Editor’s Note: This guest post is by Alison Lansky.
Once an artist starts to become fairly well known, it is inevitable that people will approach them to ask about commissioning a piece of art. This can be a daunting task for anyone, and it comes with all sorts of considerations to manage.
There are many ways otherwise successful art commissions can go wrong for the artist, so it is crucial to be prepared. It is necessary to prepare yourself in advance so that when the issue arises you are ready to move forward without your judgment being clouded by the emotion of gaining your first commissions. The following suggestions will help you to prepare yourself to take on commissioned work as an artist.
One of the most valuable things to keep in mind is that creating a commissioned piece of artwork to someone else’s specifications is totally different from selling a finished piece of art that is all your own creation. Taking on a lucrative commission means building a relationship with your client. It requires communication and some flexibility. You will only be successful when creating a commissioned piece of artwork if you are able to respond to the client’s questions and concerns. If you do not consider yourself to be a people person’, then you should probably think twice about taking on commission work!
One of the most common hurdles in commission work is that you don’t actually know whom you might be working with. If you are in need of the income it can be tempting to accept every single commission that you are offered, but it is necessary to be selective because when a commission goes wrong it can quickly become a nightmare.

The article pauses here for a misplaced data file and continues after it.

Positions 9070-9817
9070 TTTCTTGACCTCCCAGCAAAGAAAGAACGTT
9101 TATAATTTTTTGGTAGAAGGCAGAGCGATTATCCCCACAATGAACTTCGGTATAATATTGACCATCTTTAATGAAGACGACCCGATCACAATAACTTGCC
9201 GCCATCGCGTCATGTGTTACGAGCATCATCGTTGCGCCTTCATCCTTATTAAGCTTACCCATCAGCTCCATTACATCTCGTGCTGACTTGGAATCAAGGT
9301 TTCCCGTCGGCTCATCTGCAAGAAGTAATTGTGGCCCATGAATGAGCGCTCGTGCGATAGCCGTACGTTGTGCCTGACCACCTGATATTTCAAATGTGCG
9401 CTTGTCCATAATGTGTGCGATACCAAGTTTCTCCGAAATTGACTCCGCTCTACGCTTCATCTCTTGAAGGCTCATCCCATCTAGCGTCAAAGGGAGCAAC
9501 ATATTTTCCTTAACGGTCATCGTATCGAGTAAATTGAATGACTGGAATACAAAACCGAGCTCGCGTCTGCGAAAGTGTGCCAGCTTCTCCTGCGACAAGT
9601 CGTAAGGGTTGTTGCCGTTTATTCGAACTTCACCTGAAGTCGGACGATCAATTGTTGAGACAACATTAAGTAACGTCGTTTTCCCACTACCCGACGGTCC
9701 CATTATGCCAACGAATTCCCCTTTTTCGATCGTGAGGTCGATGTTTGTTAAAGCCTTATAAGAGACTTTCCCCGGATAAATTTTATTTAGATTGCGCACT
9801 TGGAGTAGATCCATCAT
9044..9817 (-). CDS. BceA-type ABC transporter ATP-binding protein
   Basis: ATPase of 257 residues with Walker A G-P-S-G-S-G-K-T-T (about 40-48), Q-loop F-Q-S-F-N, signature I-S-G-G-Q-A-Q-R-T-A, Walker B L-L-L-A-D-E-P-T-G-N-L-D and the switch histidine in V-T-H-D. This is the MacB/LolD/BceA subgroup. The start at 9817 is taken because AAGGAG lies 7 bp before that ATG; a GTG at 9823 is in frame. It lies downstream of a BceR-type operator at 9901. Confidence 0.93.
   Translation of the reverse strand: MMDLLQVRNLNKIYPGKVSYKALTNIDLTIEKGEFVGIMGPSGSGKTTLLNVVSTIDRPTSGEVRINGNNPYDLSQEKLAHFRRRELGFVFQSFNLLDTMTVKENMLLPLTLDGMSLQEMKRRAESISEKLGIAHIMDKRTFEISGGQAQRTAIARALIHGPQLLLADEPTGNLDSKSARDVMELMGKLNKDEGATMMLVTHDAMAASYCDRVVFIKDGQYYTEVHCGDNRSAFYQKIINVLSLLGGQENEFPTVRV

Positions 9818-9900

Whenever possible, you should always arrange to meet face-to-face with your client before agreeing to work on their commission. This gives you an opportunity to see how well you mesh with one another. You should also take the time to ask a few questions about exactly what they are looking for and how much input they want in the planning for the piece. Sometimes, it is okay to say no to a commission.
Pricing your artwork can be difficult under normal circumstances, but when working on a commission this becomes even more complicated. You will, of course, need to cover your expenses for materials such as canvas and paints. You can price these up at your usual online art supplies store, like www.jacksons.art.com. This should be added to whatever profit you intend to make. Remember to include shipping if you need to deliver the finished work.
Next, you need to charge for your time. Think about how many hours you are going to spend not only on working on the piece but also on consultations. The more well-known artists can charge more per hour, but if you are just starting out then you should start with something a little more than minimum wage. Lastly, you will have to add in additional fees if the client wants to retain publishing rights for the piece.
Once you have agreed on the final price you should take a non-refundable deposit of at least one third. This protects you against clients who are not serious about the commission and will give you something to cover expenses if the commission is canceled after you have started. This should be set out in a contract which also details how much revision you will make and who retains the rights to the finished piece.
Once you have decided on your pricing structure and created a contract that you are happy with you can start to accept commission work. Do not dismiss work that you feel does not meet your artistic vision. Even the most famous artists had completed some dubious commission work when they were just starting out.
Alison Lansky is a blogger with two beautiful children. She writes on a variety of art-related topics.